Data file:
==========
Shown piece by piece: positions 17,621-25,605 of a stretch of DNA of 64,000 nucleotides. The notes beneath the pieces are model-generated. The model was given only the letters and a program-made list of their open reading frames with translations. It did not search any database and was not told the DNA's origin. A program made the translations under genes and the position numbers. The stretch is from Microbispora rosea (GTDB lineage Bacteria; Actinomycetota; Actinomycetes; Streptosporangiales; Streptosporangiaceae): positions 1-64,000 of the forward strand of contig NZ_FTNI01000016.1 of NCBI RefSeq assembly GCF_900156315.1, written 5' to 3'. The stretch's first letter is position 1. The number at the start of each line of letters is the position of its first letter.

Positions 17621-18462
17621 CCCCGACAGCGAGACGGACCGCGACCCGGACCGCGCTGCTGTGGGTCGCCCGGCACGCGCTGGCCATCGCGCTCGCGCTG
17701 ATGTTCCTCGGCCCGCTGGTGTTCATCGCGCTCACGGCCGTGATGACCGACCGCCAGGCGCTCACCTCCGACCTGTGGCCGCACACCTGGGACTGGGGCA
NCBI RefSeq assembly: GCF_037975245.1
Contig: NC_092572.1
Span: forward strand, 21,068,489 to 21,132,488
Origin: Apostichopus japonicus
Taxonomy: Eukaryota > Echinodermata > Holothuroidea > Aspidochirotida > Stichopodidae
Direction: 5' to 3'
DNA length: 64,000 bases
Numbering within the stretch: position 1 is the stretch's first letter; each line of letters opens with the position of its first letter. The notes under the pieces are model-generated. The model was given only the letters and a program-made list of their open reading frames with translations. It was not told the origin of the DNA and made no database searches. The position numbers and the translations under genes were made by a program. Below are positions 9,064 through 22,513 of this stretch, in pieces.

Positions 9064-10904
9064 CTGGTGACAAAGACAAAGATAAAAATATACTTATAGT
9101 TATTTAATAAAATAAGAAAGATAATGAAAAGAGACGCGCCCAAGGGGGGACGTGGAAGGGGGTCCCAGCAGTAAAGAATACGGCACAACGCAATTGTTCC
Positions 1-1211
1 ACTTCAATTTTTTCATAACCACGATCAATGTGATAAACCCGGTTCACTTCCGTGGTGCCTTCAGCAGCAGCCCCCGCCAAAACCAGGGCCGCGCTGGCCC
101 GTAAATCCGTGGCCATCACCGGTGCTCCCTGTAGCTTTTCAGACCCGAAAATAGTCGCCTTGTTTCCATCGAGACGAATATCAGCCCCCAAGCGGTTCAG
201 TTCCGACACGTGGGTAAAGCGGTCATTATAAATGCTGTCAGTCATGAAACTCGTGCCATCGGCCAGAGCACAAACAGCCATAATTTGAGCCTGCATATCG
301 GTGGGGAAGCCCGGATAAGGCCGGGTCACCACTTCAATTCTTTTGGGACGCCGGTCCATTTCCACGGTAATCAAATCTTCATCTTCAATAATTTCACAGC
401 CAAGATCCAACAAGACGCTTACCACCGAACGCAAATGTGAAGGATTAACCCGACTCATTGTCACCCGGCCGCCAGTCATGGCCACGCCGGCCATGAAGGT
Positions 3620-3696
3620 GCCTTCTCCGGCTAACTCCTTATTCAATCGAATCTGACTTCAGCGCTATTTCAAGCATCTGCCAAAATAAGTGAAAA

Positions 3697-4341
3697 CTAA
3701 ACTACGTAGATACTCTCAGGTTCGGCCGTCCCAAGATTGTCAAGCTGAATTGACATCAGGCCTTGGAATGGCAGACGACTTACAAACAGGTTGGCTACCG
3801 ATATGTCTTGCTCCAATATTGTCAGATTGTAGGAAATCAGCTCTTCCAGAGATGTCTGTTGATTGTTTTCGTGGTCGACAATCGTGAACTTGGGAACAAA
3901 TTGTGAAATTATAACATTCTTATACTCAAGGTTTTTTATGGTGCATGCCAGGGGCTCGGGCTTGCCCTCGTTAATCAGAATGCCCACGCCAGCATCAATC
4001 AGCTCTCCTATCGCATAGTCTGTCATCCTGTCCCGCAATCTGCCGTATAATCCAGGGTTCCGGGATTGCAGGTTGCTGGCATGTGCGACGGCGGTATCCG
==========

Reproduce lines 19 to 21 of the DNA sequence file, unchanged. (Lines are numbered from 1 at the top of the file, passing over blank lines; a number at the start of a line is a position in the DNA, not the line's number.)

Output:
201 TTCCGACACGTGGGTAAAGCGGTCATTATAAATGCTGTCAGTCATGAAACTCGTGCCATCGGCCAGAGCACAAACAGCCATAATTTGAGCCTGCATATCG
301 GTGGGGAAGCCCGGATAAGGCCGGGTCACCACTTCAATTCTTTTGGGACGCCGGTCCATTTCCACGGTAATCAAATCTTCATCTTCAATAATTTCACAGC
401 CAAGATCCAACAAGACGCTTACCACCGAACGCAAATGTGAAGGATTAACCCGACTCATTGTCACCCGGCCGCCAGTCATGGCCACGCCGGCCATGAAGGT